Rawhides for Dogs: To Chew or Not to Chew?
Last September I found myself in an upstate New York country vet’s office on a Friday night at roughly 1 a.m., hugging my sobbing, future sister-in-law, Theresa.
Her dog, Raila, a Shepherd mix, started breathing strangely earlier in the day. Raila’s wheezing gave way to rattling sounds when she exhaled. She also had a lower than usual energy level, and did not bark when someone approached the front door. In fact, she wasn’t barking at all.
Having owned four dogs I have seen my share of out of the ordinary behaviors.
I have also learned that the most important thing to do when you suspect there is a problem is to follow your gut instinct. The old adage, “Better safe than sorry,” always applies. Following my gut, combined with quick action saved my Cocker Spaniel, Anise, from going blind from a cat scratch, and also from complications from colitis, as well as aided prolonging my former Shepherd, Nyla’s life.
Concerned for Raila, I went into detective mode and asked if Raila had eaten anything unusual. Theresa replied that she hadn’t. Then, I noticed a piece of rawhide on the floor. Knowing the dangers of rawhide, I asked about the “treat.” Theresa did not suspect it as the culprit and said Raila had eaten those treats in the past. However, she also admitted to being a little hesitant to give one to Raila that morning because, some months before, another family dog, Carmella, a Shiba Inu, nearly choked to death on the exact same type of treat.
After fretful hours of trying to figure out Raila’s behavior and watching Raila get worse over the course of the evening – to the point where she couldn’t drink water – Theresa agreed to take the dog to an emergency vet.
Sure enough, rawhide was to blame. The vet gave Raila a fast-acting tranquilizer so he could look down her throat. He determined the rawhide had completely passed down her throat (scraping as it went; imagine swallowing a Dorito) so she was out of the woods. Raila was lucky. Although she suffered a nasty scratch to the throat that required two-weeks-worth of antibiotics, and had to eat a modified diet for one week, she recovered.
Not every dog is so lucky.
Do you know about the dangers of rawhide? Many otherwise informed and conscientious dog parents do not realize that feeding their beloved pooch rawhide treats may lead to, among other ailments, choking, intestinal blockage, pancreatitis and even death.
Rawhide. The stuff is everywhere. And it is available in so many different forms. Choose your own dead animal part pig snouts, ears, hooves, innards or just plain cow skin.
Why is it risky business to feed your dog these treats? Let us delve into the heart of the hide and learn why. Rawhide is cured animal hide pressed into shapes, such as bones, or just left au natural. This seemingly ultimate chew toy (inexpensive and hey! Dogs love’em) has lurking danger potential, especially if you do not monitor your dog’s chewing habits.
Rawhide can be chewed up into tiny pieces and scratch the throat on the way down to the gut, as in Raila’s case. That is if it makes it to the gut. Choking is another very real danger of rawhide as the uneven, gnarled pieces may get lodged in your pet’s throat. If the happy hide makes its way down there without a hitch, then you need to worry about acute pancreatitis and intestinal blockage.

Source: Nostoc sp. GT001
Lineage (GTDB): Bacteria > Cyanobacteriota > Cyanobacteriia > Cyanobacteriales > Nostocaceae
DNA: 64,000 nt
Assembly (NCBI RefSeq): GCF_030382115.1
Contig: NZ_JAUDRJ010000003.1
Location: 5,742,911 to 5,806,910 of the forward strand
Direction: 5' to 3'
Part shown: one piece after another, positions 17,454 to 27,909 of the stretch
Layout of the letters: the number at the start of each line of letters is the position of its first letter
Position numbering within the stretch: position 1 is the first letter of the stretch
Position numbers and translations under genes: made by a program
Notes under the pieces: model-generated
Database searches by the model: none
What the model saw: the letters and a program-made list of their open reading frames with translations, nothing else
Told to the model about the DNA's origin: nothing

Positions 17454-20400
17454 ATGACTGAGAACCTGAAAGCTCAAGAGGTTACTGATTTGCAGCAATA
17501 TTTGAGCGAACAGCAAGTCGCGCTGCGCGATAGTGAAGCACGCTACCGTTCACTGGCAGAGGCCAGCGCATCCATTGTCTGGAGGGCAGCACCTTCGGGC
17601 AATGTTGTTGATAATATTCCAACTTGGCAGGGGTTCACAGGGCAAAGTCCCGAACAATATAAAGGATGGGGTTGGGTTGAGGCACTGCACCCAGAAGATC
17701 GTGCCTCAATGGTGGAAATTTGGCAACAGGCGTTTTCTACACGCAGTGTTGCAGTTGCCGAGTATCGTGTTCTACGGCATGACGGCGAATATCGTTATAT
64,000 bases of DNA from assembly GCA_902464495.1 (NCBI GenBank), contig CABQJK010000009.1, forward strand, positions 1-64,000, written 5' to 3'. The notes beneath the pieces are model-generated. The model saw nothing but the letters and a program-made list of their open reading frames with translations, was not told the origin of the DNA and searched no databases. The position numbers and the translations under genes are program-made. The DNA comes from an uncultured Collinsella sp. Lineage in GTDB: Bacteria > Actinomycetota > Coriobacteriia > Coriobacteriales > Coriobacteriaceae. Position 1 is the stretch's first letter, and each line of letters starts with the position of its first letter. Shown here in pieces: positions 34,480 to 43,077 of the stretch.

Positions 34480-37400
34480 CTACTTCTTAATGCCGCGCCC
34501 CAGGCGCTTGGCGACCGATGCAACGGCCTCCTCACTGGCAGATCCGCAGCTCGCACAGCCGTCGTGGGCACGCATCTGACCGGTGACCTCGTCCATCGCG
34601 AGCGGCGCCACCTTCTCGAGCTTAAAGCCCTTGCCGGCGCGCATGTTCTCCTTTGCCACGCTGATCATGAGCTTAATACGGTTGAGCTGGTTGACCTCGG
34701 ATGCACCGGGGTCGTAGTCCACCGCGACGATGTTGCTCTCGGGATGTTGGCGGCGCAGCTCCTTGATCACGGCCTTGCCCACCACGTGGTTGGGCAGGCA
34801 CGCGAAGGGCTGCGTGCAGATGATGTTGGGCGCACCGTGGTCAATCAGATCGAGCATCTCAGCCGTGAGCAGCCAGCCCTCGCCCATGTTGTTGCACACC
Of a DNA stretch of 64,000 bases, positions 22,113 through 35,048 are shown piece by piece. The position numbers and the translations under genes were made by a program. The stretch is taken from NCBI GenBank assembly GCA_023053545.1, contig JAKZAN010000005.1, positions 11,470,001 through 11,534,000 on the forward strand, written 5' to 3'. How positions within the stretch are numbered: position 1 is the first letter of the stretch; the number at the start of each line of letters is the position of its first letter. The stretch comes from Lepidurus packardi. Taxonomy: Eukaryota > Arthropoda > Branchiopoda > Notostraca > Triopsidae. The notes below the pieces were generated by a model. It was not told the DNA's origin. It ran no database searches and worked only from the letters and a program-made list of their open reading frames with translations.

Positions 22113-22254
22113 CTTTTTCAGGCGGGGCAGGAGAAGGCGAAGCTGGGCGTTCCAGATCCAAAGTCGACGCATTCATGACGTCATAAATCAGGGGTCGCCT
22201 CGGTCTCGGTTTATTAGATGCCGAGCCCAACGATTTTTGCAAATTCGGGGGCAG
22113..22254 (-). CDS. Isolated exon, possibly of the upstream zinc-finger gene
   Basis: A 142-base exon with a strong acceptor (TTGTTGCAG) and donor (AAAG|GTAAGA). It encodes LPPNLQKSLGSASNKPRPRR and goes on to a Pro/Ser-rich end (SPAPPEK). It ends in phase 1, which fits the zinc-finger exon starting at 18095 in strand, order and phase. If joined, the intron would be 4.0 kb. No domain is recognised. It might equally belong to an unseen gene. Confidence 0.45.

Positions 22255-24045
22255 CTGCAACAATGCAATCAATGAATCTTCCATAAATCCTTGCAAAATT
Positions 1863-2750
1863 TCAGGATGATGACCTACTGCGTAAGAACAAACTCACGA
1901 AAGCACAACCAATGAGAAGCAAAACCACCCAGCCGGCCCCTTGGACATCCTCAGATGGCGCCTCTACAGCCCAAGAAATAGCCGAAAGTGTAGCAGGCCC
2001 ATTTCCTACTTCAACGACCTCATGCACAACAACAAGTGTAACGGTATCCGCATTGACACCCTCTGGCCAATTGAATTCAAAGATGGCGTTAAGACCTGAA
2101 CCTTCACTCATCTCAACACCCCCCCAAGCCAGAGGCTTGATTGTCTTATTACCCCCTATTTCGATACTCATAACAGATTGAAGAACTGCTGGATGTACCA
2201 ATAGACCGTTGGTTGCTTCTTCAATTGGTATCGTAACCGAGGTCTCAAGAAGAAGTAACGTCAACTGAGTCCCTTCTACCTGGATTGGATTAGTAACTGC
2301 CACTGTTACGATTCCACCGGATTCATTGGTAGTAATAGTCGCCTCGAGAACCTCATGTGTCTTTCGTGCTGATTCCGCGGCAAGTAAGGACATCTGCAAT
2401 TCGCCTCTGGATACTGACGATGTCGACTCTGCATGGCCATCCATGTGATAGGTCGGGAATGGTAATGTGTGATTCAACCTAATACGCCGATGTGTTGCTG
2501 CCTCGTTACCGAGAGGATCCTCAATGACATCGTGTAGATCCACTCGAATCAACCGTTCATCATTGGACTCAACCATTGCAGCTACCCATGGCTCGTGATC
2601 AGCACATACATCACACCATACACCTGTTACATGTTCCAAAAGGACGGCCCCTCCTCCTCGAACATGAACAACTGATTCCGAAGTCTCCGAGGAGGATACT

Surprised? Thought you were just keeping Fido happy?
Rawhide is also not regulated so any old “ingredient” may find its way in there, including arsenic and formaldehyde. So it is best to buy American or Canadian rawhides only. Also, as rawhides are made from animal bi-products, salmonella is a worry. And as many dogs are allergic to various substances, it is best to buy the unbleached kind.
If you are still interested, consider what one Texas-based craftsperson, Dusti Summerbird-Lockey, who also runs the Dallas/Fort Worth-based Dane Angel Network, writes about the dangers of rawhide. Since he is an artist who works with rawhide, he knows first hand how dangerous the material can be for animals.
He describes the manufacturing of rawhide, explaining that rawhide comes from bull, cow and horsehides obtained from slaughterhouses. Once all meat is scraped off, the hide is repeatedly soaked in either an ash-lye solution or a lime solution. The ash-lye involves covering or soaking the hide in a mixture of wood ash and water, which creates lye. The hide soaks for approximately three days in the lye solution, then as much of the hair as possible is scraped off. The process is repeated until all hair is removed.
The lime solution is the quickest and most often utilized by manufacturers… The hide soaks for one to three days and the hair is scraped off. This process is highly caustic but the most efficient for mass production.
As if this weren’t scary enough, the lime solution is removed with a bleach solution. This process also ‘sanitizes’ the rawhide. The rawhide is then pressed into shapes and dried, during which time the rawhide shrinks up to half of its size.
This means that the rawhide can expand in a dog’s stomach, once it is wet with saliva and swallowed. The gastric juices will not break it down and it is this bloated piece of hide that can cause stomach upset or even death.
So, now what? Luckily you are not stuck with the hide.
If you want to provide your dog with a safer, chewy treat there are alternatives. Try bone-shaped salmon skins, which are high in Omega 3 fatty acids, sweet potato chews, rich in beta carotene and antioxidants, or Kong® toys, which are durable rubber toys that can be stuffed with soft treat material; and there are many more nutritious treats to be found at holistic pet stores. However, to refer to another adage “an ounce of prevention” always keep a close eye on your furry loved ones while they are munching on treats.
Wendy Doscher-Smith is a journalist, dog photographer and groomer. She can be reached at firstname.lastname@example.org